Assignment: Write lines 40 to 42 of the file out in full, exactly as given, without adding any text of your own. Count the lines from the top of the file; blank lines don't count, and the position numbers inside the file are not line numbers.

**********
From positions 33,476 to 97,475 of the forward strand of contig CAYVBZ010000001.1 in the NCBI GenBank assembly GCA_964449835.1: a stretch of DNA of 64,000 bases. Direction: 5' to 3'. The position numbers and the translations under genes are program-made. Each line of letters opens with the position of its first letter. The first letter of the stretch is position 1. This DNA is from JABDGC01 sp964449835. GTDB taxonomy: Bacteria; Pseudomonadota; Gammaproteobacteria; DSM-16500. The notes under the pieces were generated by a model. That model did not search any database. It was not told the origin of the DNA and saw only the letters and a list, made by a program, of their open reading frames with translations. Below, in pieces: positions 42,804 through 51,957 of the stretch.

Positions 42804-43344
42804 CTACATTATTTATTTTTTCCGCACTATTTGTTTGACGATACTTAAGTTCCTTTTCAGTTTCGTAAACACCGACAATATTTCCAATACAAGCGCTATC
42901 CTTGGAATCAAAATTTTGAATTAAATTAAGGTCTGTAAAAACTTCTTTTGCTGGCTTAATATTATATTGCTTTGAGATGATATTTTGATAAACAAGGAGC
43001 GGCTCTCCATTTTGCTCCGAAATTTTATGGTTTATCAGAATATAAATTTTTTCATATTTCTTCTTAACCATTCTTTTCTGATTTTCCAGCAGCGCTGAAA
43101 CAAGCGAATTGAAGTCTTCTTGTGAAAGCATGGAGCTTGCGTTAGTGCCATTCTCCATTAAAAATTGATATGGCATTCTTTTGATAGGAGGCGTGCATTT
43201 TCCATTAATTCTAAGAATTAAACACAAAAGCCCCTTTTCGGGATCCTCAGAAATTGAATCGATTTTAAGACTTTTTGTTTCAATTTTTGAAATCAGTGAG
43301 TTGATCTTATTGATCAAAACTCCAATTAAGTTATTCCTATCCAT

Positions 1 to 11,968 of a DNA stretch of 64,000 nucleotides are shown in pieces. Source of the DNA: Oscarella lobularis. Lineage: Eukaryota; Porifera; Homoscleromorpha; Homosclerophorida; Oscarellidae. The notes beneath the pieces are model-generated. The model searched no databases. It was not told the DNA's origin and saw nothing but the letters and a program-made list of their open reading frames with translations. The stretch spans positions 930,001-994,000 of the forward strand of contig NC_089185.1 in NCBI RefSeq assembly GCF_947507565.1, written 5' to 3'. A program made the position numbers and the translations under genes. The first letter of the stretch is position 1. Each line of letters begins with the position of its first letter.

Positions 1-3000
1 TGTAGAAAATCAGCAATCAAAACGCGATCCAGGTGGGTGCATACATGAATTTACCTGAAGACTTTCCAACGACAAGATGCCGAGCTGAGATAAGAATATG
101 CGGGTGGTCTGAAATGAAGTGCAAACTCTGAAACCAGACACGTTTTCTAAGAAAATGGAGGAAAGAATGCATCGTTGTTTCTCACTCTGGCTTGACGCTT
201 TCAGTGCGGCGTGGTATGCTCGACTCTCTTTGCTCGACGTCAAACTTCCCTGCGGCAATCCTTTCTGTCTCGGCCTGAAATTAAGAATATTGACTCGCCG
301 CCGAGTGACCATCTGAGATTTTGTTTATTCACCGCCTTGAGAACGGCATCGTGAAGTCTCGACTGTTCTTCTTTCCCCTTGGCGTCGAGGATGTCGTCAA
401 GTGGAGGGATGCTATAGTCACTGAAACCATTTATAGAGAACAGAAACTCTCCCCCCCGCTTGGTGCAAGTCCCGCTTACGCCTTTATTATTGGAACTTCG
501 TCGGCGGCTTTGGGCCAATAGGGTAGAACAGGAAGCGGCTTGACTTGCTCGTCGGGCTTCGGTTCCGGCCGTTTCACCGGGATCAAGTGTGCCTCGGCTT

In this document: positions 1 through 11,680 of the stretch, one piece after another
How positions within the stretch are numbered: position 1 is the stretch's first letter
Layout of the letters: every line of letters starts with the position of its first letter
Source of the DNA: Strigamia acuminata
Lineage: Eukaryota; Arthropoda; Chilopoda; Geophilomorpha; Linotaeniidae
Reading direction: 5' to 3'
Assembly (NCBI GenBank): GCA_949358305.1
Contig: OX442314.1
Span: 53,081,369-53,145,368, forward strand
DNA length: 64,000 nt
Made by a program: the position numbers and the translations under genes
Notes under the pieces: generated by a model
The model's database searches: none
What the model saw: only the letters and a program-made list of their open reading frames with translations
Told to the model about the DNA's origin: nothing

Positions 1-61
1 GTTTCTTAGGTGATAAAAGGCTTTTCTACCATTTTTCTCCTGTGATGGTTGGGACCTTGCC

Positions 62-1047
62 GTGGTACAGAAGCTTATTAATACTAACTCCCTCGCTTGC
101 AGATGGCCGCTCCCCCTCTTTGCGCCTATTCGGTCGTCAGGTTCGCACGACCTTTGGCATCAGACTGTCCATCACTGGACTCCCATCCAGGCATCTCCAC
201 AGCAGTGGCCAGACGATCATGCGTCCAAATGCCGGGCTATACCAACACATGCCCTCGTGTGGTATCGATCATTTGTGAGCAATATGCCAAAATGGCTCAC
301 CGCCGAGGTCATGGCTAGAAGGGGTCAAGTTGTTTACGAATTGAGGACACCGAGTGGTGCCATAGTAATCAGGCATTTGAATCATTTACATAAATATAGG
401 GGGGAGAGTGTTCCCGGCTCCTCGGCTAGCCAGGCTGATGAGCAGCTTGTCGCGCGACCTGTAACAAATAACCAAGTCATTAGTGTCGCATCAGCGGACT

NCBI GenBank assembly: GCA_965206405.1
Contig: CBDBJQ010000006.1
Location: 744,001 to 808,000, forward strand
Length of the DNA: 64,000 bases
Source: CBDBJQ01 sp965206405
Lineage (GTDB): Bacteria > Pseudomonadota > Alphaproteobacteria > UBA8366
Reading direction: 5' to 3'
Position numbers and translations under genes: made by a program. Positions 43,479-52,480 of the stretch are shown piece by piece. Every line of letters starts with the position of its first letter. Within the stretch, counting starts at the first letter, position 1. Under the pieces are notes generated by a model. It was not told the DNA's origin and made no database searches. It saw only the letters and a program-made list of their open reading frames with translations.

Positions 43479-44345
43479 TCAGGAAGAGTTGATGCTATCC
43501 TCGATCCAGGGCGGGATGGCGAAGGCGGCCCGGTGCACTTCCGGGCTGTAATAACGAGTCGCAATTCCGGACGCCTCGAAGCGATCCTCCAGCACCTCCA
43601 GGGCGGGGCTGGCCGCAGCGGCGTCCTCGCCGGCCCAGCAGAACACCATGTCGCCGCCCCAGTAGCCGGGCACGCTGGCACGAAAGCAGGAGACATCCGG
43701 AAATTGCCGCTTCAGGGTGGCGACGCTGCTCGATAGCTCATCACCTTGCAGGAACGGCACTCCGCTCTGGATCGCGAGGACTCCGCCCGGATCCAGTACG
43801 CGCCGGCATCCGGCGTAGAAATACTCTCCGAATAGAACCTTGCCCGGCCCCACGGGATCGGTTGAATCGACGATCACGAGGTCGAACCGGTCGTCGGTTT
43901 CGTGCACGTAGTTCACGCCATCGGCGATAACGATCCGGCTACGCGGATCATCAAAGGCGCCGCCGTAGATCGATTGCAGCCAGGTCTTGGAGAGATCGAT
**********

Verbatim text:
NCBI GenBank assembly: GCA_965206405.1
Contig: CBDBJQ010000006.1
Location: 744,001 to 808,000, forward strand